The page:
Research Areas

  • Computer security: wireless network security, cryptography, phishing, botnets, and language-based security (including information flow control)
  • Computer vision, visualization, and graphics: 3D shape from images, differential geometry methods, organizing unorganized point clouds, dynamic scene analysis, shape analysis, and indexing
  • Networks: Internet protocols, mobile computing
  • Software engineering: formal methods, trustworthy computing, software engineering education

Facilities

  • Computer Vision Laboratory
  • Computer Visualization and Graphics Laboratory
  • Laboratory for Secure Systems
  • Security Database Laboratory

Alumni Accomplishments

  • Edward Amoroso serves as senior vice president and chief security officer for AT&T. During his tenure in Bell Laboratories, he spent many years working to secure UNIX. He recently founded AT&T’s 24/7 information security television channel.

Admissions Requirements

To enter the doctoral program in computer science, you will be reviewed by the departmental graduate admissions committee.

You will need to submit the following:

  • Completed application
  • Application fee
  • Official college transcripts from all colleges attended
  • Official or attested conferment of bachelor’s degree
  • Three letters of recommendation
  • Personal Statement (A statement of research experience and interests)
  • Resume or CV
  • GRE or GMAT scores

International applicants (who are not U.S. citizens or permanent residents) must also submit:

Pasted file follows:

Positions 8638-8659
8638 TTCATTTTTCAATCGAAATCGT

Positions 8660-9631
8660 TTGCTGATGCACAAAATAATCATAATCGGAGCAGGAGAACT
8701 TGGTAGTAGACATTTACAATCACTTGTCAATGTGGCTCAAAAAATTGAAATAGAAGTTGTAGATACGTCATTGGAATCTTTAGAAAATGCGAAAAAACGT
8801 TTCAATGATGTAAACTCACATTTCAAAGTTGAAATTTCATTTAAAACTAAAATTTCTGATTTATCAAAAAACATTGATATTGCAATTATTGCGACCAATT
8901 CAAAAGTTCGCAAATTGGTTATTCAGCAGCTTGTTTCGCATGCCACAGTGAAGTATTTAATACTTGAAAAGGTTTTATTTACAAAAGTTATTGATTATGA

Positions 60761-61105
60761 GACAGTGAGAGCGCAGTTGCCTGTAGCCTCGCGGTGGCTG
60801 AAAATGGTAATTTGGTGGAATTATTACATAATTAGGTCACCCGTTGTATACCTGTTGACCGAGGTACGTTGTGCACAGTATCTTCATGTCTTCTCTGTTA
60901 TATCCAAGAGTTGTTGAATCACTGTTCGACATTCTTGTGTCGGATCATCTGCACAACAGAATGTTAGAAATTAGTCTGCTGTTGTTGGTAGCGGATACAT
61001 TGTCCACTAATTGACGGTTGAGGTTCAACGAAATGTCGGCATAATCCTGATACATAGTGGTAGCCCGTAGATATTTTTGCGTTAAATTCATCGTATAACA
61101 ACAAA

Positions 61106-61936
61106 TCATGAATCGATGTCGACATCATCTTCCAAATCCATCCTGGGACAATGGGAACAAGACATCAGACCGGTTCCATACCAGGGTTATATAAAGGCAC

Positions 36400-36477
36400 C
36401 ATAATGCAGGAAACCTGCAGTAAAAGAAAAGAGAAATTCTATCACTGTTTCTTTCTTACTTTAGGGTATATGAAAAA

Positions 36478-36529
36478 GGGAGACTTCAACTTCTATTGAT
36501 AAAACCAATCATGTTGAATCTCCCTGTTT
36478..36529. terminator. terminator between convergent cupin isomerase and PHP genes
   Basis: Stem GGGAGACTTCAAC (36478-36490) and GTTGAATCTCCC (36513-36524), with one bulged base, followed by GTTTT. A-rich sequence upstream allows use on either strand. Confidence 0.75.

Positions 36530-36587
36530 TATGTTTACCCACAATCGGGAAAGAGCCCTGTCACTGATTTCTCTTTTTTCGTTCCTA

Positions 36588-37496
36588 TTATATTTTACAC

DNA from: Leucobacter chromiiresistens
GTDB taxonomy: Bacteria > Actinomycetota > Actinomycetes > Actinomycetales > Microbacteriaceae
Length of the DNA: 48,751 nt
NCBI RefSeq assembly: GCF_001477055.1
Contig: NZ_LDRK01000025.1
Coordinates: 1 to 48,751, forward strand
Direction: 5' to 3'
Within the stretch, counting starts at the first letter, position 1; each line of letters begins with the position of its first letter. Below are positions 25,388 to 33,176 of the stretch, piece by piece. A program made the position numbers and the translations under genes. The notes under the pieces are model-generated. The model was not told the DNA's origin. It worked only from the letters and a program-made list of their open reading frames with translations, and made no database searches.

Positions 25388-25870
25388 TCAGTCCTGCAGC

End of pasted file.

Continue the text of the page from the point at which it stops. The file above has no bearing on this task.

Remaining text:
• Official TOEFL score, sent to School Code #2819 - This requirement is waived if the applicant has a degree from a University in a country where English is the native language.
  • Financial Verification Form or I-134

Admission is based on a review of your scholastic record and a match with the research interests of the faculty. Your academic performance must reflect your capability to pursue advanced studies and conduct independent research.

Degree Requirements

You must earn 84 graduate credits to complete the doctoral program. Of these credits, 0 to 30 must be earned through course work, and 30 to 60 via research work. You may apply up to 30 credits from a master’s program toward your doctoral degree.

Within two years of your admission, you must take a written qualifying examination to test your comprehension of the fundamentals and of the field. After passing the qualifying examination you must take an oral preliminary examination to evaluate your aptitude for advanced research and your understanding of the subjects associated with your dissertation topics. Upon satisfactory completion of this oral examination, you become a doctoral candidate and start your dissertation research.

Doctoral research must be based on an original investigation, and the results must make a significant, state-of-the-art contribution to the field, worthy of publication in current professional literature. At the completion of the research, you must defend your thesis in a public presentation.